This past Tuesday, my typical morning run ended abruptly as I stepped on a crab apple, twisted my ankle, and stumbled to the ground. It hurt like heck, but I figured it was primarily the shock factor. So I took Sam and hobbled on home. However, when it puffed up like a blow fish and started to bruise, I decided to make my way to the ER (which luckily is super close to where I live!). After three x-rays and staring at the ceiling for over an hour, the doctor on call told me I had sprained my ankle and had a bone chip (basically when my ligament detached, it took a teeny part of my bone with it). The prognosis was good - bones heal quickly, and I should be back up and running in three to four weeks! :) In the mean time, however, I was told I needed to keep all weight off my foot for a full week (aka the doc prescribed crutches) and for the next two weeks I was told I needed to keep my ankle in special ankle brace.
I am very fortunate that this is my first "real" injury (and it really isn't even that serious) aside from a broken nose back in 7th grade. However, it has been a challenge. The crutches have perhaps been the most painful/challenging element. Within the first two days, my entire body ached and I had bruises under my arms, chaffed arms, and bruises on the palms of my hands. And of course, there was the abnormally swollen and painful foot.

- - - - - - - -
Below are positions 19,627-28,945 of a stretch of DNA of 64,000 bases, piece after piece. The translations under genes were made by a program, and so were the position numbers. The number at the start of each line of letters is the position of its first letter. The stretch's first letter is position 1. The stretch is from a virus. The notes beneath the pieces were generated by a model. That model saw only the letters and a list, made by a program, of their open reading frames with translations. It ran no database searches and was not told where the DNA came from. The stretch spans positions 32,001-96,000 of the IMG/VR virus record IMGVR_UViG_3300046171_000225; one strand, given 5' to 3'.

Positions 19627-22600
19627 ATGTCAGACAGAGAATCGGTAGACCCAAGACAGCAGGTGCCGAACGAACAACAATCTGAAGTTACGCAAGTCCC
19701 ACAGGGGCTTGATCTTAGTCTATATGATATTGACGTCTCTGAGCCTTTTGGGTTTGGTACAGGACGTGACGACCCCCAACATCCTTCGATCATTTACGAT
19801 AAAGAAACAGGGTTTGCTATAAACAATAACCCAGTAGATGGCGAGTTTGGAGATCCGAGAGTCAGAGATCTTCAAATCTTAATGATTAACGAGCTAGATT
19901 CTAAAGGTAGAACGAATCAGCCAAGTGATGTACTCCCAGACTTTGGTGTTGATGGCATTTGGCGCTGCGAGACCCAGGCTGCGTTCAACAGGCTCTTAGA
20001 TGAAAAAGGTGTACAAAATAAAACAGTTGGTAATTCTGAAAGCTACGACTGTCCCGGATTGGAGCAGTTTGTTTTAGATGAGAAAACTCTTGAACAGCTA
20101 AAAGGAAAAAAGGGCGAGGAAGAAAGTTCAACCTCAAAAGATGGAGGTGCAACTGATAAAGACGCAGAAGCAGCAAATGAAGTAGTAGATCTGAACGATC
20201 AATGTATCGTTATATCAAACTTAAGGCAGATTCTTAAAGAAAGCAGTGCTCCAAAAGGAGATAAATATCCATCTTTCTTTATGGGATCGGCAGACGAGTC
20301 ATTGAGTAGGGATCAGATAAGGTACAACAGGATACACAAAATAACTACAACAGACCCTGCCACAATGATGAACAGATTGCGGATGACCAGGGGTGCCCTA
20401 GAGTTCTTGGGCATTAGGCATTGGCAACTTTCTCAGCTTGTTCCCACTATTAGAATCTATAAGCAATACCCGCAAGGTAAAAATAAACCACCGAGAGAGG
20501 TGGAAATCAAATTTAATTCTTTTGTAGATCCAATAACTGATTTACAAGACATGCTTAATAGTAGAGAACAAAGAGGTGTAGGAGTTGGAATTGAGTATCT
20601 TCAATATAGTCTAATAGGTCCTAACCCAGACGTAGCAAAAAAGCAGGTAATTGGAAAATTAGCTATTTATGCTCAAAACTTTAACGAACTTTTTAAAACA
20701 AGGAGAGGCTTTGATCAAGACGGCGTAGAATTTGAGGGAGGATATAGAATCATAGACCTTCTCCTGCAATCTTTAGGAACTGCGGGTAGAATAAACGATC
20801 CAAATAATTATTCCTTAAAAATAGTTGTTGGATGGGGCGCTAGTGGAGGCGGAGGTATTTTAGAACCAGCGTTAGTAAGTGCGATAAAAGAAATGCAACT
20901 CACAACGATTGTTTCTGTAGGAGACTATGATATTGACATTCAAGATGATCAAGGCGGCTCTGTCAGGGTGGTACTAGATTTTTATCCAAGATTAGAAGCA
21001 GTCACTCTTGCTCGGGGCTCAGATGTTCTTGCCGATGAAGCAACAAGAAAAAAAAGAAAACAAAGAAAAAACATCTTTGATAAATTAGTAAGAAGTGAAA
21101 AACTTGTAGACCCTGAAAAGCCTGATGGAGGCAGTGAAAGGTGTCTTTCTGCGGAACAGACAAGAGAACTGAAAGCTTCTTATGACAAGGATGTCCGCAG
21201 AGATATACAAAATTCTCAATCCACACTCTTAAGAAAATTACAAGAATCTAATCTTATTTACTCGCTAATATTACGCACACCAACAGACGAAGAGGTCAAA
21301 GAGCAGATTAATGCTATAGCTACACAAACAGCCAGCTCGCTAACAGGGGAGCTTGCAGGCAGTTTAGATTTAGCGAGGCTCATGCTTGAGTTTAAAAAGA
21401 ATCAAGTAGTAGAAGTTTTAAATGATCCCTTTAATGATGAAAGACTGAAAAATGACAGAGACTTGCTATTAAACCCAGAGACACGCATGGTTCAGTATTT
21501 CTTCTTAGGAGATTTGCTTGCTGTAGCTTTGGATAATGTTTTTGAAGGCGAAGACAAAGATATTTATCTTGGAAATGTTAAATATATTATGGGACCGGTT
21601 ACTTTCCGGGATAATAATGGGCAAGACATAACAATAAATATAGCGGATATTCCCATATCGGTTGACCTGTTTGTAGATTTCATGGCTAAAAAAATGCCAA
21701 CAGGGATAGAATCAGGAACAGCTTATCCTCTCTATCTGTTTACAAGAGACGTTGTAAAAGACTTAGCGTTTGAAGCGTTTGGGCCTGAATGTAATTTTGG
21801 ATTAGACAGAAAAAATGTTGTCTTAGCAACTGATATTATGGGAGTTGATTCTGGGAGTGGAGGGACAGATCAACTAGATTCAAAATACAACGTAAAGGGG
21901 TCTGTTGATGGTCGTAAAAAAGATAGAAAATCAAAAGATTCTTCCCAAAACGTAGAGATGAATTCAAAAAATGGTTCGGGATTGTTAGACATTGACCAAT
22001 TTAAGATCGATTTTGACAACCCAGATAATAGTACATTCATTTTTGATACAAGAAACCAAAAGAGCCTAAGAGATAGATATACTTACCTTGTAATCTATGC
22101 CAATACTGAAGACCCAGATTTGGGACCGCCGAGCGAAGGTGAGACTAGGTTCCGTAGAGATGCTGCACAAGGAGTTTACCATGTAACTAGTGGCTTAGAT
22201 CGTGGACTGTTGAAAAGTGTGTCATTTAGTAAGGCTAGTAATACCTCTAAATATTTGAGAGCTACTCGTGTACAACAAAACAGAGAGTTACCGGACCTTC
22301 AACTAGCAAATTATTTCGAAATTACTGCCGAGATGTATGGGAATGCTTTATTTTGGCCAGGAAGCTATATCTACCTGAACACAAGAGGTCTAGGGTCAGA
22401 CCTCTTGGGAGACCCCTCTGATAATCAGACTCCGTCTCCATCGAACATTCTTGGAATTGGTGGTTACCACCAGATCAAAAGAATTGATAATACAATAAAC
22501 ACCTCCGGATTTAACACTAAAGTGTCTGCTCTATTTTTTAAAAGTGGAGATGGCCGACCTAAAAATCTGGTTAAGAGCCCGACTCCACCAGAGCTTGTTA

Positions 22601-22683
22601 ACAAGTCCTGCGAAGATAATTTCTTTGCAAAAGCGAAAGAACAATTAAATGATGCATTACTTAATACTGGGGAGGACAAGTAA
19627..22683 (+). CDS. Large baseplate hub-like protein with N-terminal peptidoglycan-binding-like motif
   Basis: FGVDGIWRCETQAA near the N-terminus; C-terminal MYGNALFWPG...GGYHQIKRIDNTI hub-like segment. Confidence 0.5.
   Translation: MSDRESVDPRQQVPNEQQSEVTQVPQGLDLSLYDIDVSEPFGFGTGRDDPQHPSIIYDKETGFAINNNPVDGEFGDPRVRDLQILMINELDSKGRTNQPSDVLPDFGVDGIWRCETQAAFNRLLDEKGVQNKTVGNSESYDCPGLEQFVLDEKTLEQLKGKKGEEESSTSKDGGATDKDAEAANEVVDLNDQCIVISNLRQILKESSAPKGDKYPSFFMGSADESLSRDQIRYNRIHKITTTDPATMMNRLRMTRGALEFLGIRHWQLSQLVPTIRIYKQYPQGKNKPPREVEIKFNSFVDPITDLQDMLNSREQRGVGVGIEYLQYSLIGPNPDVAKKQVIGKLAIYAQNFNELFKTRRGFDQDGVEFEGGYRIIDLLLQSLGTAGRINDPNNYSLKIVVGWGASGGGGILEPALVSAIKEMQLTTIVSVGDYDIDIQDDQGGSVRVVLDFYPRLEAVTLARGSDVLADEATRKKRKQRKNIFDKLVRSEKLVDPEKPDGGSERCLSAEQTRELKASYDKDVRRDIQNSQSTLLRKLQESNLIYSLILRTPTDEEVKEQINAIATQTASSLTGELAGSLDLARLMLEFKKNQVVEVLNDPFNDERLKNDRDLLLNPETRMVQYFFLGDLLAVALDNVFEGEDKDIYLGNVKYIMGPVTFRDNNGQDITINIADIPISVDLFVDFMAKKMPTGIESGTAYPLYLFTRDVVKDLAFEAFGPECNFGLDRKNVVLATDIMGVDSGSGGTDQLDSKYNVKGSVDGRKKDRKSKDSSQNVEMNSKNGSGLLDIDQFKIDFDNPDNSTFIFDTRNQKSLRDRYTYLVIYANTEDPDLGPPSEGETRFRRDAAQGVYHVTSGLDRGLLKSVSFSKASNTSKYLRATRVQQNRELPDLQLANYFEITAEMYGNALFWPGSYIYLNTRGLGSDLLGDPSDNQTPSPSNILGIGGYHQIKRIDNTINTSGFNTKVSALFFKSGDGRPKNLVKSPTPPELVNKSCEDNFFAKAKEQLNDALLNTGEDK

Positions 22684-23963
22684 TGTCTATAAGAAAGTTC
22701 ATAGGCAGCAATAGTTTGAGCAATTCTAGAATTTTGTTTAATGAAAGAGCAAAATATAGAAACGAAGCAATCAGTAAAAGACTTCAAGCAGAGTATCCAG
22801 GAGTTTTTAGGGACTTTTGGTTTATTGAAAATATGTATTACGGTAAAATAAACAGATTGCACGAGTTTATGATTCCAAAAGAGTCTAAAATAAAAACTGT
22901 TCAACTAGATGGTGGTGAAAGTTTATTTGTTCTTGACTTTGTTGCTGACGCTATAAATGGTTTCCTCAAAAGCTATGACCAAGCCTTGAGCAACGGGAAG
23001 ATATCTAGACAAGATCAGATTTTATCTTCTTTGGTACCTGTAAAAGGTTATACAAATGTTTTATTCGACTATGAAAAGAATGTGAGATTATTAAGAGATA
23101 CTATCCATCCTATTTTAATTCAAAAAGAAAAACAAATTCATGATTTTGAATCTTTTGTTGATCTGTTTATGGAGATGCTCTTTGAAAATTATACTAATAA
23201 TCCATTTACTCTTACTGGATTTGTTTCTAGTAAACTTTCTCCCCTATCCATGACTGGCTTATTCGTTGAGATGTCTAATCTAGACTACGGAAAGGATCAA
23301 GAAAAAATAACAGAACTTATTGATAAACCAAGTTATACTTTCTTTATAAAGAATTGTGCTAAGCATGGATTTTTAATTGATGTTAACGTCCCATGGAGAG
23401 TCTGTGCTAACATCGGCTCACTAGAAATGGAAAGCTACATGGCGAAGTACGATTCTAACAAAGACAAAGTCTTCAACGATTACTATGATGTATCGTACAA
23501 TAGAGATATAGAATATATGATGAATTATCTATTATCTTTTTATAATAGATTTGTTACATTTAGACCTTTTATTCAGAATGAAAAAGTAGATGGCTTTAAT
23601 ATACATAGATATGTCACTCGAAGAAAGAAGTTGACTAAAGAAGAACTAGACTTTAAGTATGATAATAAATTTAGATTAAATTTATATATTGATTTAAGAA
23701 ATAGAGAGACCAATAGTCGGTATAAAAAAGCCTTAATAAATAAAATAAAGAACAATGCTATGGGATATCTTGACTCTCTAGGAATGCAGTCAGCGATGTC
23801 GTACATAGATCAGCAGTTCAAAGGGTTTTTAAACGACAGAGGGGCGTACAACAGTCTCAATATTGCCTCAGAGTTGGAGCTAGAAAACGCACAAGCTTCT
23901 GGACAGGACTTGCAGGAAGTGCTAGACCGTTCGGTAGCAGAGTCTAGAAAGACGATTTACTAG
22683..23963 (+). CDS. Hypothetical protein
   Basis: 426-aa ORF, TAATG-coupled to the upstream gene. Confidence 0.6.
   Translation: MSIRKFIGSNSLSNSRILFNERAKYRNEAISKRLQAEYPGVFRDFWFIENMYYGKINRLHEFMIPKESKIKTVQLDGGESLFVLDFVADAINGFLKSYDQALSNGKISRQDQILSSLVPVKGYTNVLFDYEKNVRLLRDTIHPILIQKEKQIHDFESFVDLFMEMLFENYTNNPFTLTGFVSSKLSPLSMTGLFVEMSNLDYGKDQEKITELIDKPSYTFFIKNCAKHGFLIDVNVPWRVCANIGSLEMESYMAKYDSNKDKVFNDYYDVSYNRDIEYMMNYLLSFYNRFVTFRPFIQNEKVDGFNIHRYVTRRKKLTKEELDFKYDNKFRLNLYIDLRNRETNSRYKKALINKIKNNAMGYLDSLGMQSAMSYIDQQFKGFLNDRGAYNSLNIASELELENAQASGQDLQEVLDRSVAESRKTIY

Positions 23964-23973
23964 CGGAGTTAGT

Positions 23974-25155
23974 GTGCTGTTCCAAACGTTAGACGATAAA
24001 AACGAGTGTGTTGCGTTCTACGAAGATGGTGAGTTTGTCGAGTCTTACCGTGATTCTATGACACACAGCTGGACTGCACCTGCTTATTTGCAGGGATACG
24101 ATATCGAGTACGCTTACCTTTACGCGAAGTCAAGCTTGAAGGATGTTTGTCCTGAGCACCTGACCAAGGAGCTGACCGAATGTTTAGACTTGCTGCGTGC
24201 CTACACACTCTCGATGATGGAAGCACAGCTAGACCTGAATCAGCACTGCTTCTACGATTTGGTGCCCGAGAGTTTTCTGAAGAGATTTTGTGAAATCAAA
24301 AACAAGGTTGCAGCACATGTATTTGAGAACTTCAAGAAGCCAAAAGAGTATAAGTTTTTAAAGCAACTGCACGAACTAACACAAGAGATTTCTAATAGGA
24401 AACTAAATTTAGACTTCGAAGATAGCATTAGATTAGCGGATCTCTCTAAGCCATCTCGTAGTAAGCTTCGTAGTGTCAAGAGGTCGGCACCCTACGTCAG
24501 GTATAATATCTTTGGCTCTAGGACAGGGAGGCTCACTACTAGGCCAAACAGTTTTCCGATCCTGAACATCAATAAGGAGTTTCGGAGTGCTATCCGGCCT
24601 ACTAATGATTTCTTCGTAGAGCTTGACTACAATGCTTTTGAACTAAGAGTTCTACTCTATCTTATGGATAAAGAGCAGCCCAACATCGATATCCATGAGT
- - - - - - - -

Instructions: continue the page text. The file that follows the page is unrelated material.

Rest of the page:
As much as I have moaned and groaned, and despised with a deep passion using crutches, I must admit that it has been well worth it. I have gained a lot of new insight and appreciation for the little things the past few days. We too often take things for granted. The ease of taking shower. Cooking/preparing a meal. Getting dressed and ready in the morning. Driving. Going from one classroom to another. Grocery shopping (which, for your information, is impossible if you are by yourself and using crutches). Sitting comfortably in a chair. And the list goes on and on.
I've also noticed a few things that I've never before thought about. For example - pharmacies tend to be located in the most inconvenient part of the store: the very back. For healthy people, what is a quick walk across the store becomes a true hike for a sick or injured person. And opening doors to enter a building, such as the CU Wolf Law building, become a true task. First of all, the doors weigh a TON and are even hard for me to open when I have full use of my hands (and am not supporting my weight on crutches). However, they are even hard to open if you push the handicap button, which only opens the first door. Once in the first door, you have to make your way to the next button, which is 'conveniently' located about five feet from the door, in the corner, about 4 feet off the ground. And then you sprint to make it through the second door on time. Then, once in the building, you have to go to the far back corner to access the elevator. It is perhaps the most difficult building to get around if you are in any way handicapped. I cannot imagine having to face challenges like these for more than a week, and am now blatantly aware of the everyday challenges that so many people have to face.
I am so thankful that I am normally healthy and able-bodied. Now, I can't wait to be back to 100% and get off this couch and start running again!